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Toddlers and Your Guns

No parent wants to think that they may have to attend the funeral of their child. Most of us do not think of a toddler as a possible gun wielding threat. Yet, this is a reality. Over the course of 2015 and 2016, an average of one person a week was killed by a toddler who gained access to a firearm. Sometimes they shot a friend. Sometimes they shot a parent. Sometimes they shot themselves.

This is not a gun-safety blog, but let’s get real. I am a criminal-defense attorney living and practicing law in Texas. If you are reading this, you likely live in Texas. Even in Texas we have gun laws. Even in Texas, most of us cannot imagine the utter horror of hearing a gun go off in the bedroom and walking in to find a three-year old lying on the floor.

Every gun owner needs to be aware that making a readily dischargeable firearm accessible to child is a Class C misdemeanor. A child is anyone under the age of 17. A readily dischargeable firearm is a loaded gun. It is an affirmative defense (in other words the burden of proof is on you as the one who allowed the child to have access to the firearm) that the access (1) was supervised by a person who is over 18 years in age for hunting, sporting events, or other lawful purposes, (2) was while the child acted to defending themselves or their property, (3) was obtained by the child illegally entering the property, or (4) was while the actor engaged in an agricultural enterprise.

In other words, if a person under 17 years old gains access to one of your guns, you can be facing a fine of $500.00. And it is likely that you will be fined for each gun and each child. So you have a few firearms in your home and your son takes a couple of buddies into the closet and pulls them out and one of those weapons is loaded, you could be facing up to $1,500.00 in fines if you knew or should have known that those boys had access to that loaded gun.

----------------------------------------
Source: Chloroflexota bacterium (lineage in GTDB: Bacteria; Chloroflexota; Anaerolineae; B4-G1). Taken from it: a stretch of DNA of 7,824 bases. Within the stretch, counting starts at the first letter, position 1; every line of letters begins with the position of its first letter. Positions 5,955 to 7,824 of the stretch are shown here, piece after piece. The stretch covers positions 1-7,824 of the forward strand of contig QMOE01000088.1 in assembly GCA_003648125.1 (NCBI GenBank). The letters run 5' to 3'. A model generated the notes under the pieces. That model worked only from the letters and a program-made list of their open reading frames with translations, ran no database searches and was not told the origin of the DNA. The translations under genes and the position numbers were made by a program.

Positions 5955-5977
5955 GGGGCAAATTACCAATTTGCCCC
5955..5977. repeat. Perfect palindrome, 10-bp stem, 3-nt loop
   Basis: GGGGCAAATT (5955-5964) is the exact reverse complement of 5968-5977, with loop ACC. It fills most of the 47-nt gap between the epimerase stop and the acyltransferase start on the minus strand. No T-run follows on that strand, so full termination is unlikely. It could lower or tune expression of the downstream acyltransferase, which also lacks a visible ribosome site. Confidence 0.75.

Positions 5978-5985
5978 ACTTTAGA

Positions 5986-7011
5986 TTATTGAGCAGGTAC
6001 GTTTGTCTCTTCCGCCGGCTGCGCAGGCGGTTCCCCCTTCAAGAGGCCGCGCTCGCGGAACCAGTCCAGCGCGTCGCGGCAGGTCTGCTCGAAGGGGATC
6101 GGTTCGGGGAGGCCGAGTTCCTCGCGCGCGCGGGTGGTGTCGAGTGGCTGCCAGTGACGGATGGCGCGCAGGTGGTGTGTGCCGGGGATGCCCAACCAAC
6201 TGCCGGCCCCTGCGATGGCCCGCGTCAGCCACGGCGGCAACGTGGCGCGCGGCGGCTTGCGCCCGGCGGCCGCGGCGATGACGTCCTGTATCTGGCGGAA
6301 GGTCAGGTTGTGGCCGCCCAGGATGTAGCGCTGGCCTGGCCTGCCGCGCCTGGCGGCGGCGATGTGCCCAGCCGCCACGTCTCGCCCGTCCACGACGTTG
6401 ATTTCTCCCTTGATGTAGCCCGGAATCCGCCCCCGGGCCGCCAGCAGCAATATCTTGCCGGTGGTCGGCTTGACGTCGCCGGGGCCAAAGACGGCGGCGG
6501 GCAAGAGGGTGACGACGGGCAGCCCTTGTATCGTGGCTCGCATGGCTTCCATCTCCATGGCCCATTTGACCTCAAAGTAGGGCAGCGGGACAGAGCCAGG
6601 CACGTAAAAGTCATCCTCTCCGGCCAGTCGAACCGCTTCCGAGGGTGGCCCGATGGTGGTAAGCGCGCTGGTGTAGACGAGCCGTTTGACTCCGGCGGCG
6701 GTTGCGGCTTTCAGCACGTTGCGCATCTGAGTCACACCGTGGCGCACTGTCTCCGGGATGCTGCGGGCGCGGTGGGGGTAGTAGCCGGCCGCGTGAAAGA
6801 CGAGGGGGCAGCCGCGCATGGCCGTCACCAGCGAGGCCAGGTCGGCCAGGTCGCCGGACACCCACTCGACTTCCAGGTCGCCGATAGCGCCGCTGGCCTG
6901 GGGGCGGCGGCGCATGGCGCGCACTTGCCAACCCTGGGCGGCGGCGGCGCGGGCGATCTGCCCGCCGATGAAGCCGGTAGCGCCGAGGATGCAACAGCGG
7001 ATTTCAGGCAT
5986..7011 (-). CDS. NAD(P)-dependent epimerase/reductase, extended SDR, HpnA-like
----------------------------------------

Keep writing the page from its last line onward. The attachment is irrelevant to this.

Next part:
The issue becomes much greater if that firearm is discharged and someone, anyone, gets hurt or dies. It is a Class A misdemeanor if the child discharged the weapon and caused a serious bodily injury or death. And it is not the child who is being charged, it is the person who granted access to the firearm, also known as you the gun-owner.

So one of those boys is hit by a bullet in your closet. Let us pray that the injuries are not life threatening. Still you have to look that parent in the eye. You have to live with the reality that a kid was shot in your home. Maybe it was your kid who was shot and another family has a child who is now traumatized because they pulled the trigger. Oh and you are now facing a fine of up to $4,000.00 and up to 1 year in the county jail.

Be sure to secure your firearms. Unload a weapon which is not in use. It is smart gun safety. It is protecting yourself and others from an accident which could put you in jail. If you need a defense attorney in Parker, Tarrant, or surrounding counties, contact me.

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